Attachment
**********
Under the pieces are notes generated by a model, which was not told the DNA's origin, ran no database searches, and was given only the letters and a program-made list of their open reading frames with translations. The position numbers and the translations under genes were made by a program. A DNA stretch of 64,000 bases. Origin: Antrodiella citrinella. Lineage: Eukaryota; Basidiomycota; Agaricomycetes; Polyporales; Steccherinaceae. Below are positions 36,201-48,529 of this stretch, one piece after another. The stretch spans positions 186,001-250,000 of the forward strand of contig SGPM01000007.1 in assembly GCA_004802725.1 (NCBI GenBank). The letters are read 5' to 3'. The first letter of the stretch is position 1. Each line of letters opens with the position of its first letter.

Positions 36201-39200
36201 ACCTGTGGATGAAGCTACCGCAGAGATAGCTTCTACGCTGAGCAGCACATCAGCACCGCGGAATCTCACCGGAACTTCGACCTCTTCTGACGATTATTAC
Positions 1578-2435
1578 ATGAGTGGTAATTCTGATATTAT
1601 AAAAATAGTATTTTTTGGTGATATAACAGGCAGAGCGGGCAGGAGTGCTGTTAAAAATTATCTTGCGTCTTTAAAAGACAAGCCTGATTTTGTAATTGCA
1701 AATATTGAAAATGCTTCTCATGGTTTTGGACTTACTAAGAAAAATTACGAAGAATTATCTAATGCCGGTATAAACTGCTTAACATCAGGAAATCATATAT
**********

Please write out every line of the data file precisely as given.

Under the pieces are notes generated by a model, which was not told the DNA's origin, ran no database searches, and was given only the letters and a program-made list of their open reading frames with translations. The position numbers and the translations under genes were made by a program. A DNA stretch of 64,000 bases. Origin: Antrodiella citrinella. Lineage: Eukaryota; Basidiomycota; Agaricomycetes; Polyporales; Steccherinaceae. Below are positions 36,201-48,529 of this stretch, one piece after another. The stretch spans positions 186,001-250,000 of the forward strand of contig SGPM01000007.1 in assembly GCA_004802725.1 (NCBI GenBank). The letters are read 5' to 3'. The first letter of the stretch is position 1. Each line of letters opens with the position of its first letter.

Positions 36201-39200
36201 ACCTGTGGATGAAGCTACCGCAGAGATAGCTTCTACGCTGAGCAGCACATCAGCACCGCGGAATCTCACCGGAACTTCGACCTCTTCTGACGATTATTAC
Positions 1578-2435
1578 ATGAGTGGTAATTCTGATATTAT
1601 AAAAATAGTATTTTTTGGTGATATAACAGGCAGAGCGGGCAGGAGTGCTGTTAAAAATTATCTTGCGTCTTTAAAAGACAAGCCTGATTTTGTAATTGCA
1701 AATATTGAAAATGCTTCTCATGGTTTTGGACTTACTAAGAAAAATTACGAAGAATTATCTAATGCCGGTATAAACTGCTTAACATCAGGAAATCATATAT